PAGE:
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A polished Netflix adaptation of the 2018 Danish thriller with a single location about an abducted lady seeking assistance is a quality work of entertainment.

Here is a tense single-location thriller directed by Antoine Fuqua that is based on Gustav Möller’s highly regarded Danish film Den Skyldige (The Guilty), but with a little more Hollywood glitz.

Review of Jake Gyllenhaal's gripping 911 call drama The Guilty

It is based on the time-honored premise that a 911 emergency operator must take a nerve-wracking call from a female kidnap victim who is pretending to her captor that she is speaking to her infant daughter while speaking (The Call, a 2013 movie starring Halle Berry as the operator, featured a similar concept.)

Jake Gyllenhaal plays LAPD officer Joe Baylor, who is a troubled man with a broken marriage and worsening health. He appears to have gotten into major difficulty over some incident at work because the media keeps calling him.

Joe has been demoted to what he views as the humiliatingly lowly position of emergency operator with a headset phone, handling 911 calls from the general public, the great majority of which are farcically trivial, while his case is being examined. Wildfires in California are also continuously generating an atmosphere of urgency.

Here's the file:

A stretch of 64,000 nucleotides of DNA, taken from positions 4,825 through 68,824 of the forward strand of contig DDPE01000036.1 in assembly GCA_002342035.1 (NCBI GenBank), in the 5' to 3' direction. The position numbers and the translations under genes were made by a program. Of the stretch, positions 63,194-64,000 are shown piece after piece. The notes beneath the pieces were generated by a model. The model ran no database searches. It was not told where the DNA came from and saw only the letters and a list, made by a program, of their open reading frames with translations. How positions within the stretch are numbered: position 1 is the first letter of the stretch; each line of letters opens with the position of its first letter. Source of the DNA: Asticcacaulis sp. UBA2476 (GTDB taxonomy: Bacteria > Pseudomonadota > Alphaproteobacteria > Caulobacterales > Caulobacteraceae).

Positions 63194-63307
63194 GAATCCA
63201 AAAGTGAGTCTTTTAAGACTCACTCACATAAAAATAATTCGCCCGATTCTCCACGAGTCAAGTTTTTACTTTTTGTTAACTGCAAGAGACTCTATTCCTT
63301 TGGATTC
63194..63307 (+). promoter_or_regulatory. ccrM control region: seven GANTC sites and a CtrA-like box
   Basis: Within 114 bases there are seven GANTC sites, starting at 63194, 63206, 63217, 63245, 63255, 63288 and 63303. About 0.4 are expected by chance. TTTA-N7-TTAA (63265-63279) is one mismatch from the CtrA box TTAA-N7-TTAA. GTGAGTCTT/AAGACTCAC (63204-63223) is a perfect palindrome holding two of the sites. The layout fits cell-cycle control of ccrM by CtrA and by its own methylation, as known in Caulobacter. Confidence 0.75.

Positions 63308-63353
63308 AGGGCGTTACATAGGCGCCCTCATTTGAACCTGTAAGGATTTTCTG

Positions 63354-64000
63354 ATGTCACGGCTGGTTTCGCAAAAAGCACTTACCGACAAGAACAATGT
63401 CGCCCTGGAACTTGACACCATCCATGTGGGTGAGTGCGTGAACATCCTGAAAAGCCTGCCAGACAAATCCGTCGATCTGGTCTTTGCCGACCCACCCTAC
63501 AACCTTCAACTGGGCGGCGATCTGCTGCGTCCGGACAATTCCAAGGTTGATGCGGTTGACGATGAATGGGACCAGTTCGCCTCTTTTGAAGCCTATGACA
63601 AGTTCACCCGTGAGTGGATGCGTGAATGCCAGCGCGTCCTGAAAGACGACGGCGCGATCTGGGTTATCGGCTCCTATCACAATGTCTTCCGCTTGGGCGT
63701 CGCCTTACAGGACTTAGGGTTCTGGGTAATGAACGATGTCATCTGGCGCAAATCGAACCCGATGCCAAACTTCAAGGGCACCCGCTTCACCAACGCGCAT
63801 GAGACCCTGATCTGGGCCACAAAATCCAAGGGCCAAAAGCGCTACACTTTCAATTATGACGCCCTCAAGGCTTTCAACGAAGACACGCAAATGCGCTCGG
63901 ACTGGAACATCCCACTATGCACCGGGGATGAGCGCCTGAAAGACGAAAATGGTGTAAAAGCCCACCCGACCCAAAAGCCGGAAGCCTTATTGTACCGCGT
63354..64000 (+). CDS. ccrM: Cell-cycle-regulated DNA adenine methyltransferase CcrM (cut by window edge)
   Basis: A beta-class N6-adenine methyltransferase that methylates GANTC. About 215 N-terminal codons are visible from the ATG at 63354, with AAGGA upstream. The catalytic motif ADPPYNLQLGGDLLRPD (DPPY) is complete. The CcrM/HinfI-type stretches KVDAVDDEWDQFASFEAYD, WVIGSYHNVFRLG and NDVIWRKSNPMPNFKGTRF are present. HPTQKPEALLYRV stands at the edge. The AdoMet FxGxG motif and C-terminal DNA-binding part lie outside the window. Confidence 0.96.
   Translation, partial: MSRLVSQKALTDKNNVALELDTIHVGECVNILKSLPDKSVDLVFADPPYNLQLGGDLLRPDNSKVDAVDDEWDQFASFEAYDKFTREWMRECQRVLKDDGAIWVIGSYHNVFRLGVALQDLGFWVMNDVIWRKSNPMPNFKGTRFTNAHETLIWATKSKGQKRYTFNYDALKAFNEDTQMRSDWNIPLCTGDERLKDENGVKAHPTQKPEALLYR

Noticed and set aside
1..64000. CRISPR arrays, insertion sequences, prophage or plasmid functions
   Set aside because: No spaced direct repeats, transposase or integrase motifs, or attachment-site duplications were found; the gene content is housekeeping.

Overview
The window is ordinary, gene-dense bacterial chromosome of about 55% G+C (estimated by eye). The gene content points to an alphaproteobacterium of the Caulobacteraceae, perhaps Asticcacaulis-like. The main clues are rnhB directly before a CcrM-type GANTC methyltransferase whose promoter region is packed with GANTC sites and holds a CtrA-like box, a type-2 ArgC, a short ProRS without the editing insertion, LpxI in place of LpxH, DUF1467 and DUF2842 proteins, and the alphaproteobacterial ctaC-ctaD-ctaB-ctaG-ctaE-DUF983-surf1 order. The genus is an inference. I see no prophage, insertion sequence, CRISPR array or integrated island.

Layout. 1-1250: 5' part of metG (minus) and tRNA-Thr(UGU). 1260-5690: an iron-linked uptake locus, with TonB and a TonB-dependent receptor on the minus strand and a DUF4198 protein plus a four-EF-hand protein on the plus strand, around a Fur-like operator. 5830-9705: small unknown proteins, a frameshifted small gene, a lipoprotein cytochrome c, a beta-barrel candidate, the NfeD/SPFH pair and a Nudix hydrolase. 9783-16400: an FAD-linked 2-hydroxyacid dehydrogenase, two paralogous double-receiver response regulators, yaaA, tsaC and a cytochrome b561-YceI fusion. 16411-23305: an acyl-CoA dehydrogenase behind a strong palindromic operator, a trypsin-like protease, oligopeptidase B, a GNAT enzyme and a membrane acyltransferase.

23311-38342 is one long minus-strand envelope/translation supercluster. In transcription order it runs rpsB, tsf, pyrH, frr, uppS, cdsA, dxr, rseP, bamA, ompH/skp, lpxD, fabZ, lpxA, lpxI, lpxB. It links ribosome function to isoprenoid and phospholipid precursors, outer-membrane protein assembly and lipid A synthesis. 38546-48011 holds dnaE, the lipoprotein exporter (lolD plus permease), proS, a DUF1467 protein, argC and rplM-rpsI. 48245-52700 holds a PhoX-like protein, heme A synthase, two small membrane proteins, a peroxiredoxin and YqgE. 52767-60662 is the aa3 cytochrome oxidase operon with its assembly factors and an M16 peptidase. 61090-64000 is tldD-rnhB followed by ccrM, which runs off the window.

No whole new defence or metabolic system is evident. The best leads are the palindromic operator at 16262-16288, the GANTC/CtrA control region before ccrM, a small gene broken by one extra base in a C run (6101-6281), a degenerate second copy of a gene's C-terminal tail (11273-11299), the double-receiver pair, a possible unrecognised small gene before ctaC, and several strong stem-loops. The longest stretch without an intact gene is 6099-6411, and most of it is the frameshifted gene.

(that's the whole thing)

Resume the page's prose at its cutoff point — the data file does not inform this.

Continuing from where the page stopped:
When a terrified woman calls, Joe is moved to take her call in tears. Even though he has his own problems, his police skills shine through as he quickly figures out what’s going on and how to solve it from a few clues.

Review of Jake Gyllenhaal's gripping 911 call drama The Guilty

The analogies to his own difficult family circumstances also make the agonized Joe believe that there may be hope for personal atonement and that he should make a last-ditch effort to control and resolve the entire matter over the phone. He starts being increasingly irrational and disrespectful, continuing to work after his shift is over and disregarding all the other 911 calls.

It’s a staged set-up, so Gyllenhaal needs to lose it more extravagantly with yelling, losing his temper, and confessional misery as the dramatic effect of the closeup on the officer’s sweaty face and the faraway voice on the other end of the line begins to wear off over time.

Yet as time goes on, it appears that both the circumstance and the identity of the title are more convoluted than Joe initially believed.

It’s a well-made and interesting movie about a man in a secular confessional box who feels like he has to act like a priest.

Gyllenhaal does some good close-up acting, which may be too much to make up for the lack of normal dramatic action.


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